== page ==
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Massachusetts Employers Must Provide Meal Breaks

April 17, 2013

The common practice of working through lunch can result in a violation of the Massachusetts meal break law. Employers are required by law to allow any employee who works more than six hours a day an unpaid and unfettered meal break of at least thirty minutes. This law applies to exempt and non-exempt employees alike. It does not, however, apply to employees who work in certain industries, including the iron, glass, print, bleach, dye, paper and letterpress industries.

To qualify as a meal break, an employee must be unrestricted for a full thirty minutes. The employee must have the freedom to leave the workplace if he or she so desires and the employee must be entirely relieved from performing job duties during the break. Otherwise, the employer must compensate the employee for his or her time.

Employees can choose to waive this break, and to work through the allotted time-off, but the decision to do so must be voluntary. If an employee works through a break, either with or without the employer’s permission, then the break time becomes compensable. As a result, the employer will owe wages for all time worked by the employee, including the time originally set aside as a break, as well as any resulting overtime. To avoid liability, employers should establish, clearly communicate, and uniformly enforce a meal break policy.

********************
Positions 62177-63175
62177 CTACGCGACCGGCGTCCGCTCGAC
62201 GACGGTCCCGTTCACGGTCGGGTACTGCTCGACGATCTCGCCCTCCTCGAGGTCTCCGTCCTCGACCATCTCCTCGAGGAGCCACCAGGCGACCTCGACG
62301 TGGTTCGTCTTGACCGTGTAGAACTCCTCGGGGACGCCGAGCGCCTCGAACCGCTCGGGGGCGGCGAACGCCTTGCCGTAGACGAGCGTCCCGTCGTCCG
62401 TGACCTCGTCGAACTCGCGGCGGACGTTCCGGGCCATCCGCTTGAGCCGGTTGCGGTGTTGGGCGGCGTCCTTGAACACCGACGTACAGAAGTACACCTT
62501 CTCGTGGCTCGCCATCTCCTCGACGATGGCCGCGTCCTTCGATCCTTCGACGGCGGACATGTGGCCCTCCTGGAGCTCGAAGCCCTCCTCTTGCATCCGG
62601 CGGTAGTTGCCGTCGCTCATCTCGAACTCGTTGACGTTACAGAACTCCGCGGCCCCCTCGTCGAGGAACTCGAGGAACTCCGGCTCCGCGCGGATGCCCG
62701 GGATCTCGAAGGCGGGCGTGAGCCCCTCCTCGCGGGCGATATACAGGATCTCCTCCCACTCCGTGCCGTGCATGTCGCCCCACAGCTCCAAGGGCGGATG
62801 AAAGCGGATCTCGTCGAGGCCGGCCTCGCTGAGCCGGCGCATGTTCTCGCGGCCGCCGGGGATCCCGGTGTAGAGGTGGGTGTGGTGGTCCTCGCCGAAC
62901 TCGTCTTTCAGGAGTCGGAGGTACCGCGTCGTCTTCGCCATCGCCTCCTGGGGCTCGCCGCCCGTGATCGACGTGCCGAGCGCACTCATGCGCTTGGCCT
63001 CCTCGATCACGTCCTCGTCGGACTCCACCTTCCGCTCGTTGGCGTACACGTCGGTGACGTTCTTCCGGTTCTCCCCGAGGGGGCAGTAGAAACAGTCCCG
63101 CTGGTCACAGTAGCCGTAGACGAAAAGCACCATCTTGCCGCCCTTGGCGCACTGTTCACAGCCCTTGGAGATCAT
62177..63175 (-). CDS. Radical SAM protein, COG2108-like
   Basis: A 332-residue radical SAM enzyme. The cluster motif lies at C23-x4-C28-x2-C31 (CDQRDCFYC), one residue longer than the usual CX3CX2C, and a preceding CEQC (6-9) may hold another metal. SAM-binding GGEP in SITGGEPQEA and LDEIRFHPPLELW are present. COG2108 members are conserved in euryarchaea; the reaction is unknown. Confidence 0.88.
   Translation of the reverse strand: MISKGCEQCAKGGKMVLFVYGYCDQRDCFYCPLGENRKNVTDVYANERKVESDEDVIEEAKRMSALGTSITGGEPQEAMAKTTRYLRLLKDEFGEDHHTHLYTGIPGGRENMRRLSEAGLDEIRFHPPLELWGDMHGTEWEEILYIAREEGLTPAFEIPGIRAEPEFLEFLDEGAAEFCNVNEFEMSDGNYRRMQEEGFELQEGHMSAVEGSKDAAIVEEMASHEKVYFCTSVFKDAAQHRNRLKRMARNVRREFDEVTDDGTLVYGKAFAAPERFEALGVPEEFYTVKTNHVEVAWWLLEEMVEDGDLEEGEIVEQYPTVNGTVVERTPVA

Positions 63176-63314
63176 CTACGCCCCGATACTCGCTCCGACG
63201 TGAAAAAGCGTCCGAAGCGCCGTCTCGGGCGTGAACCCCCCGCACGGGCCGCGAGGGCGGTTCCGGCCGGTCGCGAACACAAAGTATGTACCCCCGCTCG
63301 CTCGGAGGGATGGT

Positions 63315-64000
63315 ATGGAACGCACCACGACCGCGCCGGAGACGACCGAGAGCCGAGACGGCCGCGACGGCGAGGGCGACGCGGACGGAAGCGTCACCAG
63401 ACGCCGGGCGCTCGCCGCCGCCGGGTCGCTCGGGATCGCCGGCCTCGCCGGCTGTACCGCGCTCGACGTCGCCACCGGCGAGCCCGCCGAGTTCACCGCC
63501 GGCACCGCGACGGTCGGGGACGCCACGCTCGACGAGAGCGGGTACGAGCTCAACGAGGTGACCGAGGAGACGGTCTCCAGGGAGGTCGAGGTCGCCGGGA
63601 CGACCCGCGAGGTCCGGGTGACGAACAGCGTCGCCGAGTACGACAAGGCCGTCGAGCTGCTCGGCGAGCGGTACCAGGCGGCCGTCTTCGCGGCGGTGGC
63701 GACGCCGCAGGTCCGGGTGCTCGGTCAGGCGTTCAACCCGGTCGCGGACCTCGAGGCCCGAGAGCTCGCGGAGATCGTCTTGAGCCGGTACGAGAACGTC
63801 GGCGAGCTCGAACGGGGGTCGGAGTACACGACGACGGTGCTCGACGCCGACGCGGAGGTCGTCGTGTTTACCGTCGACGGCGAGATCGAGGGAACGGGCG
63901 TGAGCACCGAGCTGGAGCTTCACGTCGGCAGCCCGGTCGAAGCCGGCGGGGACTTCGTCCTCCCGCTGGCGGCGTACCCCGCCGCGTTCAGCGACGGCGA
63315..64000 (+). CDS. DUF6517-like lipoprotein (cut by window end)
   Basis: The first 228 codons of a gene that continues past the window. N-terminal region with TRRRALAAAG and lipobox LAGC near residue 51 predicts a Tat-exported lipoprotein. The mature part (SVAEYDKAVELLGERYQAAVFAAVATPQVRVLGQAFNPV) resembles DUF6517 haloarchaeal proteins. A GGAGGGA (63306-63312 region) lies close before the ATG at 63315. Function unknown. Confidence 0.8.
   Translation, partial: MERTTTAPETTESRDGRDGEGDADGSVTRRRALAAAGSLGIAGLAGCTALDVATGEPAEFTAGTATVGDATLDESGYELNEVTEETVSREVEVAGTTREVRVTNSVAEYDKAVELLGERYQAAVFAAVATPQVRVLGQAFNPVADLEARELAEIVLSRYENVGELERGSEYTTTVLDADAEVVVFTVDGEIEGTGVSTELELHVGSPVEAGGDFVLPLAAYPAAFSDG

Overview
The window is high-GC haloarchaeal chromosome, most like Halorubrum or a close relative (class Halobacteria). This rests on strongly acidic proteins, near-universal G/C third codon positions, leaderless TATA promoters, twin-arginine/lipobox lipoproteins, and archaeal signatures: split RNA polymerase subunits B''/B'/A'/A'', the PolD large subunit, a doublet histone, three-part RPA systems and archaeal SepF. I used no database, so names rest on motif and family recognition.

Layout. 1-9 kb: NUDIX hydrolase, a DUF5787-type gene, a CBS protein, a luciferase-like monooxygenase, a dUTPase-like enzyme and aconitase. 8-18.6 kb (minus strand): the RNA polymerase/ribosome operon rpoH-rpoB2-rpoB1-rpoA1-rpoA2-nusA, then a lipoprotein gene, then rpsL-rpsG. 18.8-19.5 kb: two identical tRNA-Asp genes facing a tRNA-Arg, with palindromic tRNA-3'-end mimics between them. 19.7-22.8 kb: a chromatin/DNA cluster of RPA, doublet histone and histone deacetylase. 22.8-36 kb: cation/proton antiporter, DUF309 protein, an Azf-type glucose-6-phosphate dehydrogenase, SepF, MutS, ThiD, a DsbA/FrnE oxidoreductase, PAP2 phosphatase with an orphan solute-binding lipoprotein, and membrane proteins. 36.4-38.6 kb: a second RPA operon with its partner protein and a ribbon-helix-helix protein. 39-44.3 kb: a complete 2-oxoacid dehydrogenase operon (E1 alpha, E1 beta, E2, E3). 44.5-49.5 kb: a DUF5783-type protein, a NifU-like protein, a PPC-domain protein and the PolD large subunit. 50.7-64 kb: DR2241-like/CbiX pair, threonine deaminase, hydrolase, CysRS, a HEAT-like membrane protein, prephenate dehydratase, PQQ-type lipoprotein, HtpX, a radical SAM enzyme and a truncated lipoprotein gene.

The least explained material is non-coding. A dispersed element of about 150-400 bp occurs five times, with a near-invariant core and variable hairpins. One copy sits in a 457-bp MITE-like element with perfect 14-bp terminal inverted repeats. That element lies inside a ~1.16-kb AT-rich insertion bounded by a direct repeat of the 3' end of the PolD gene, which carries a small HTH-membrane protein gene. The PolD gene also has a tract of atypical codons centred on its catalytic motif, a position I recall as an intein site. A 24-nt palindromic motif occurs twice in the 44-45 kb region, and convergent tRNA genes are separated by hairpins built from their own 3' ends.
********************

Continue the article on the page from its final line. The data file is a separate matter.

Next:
For more information on this topic, please contact a member of the Employment Law Group.

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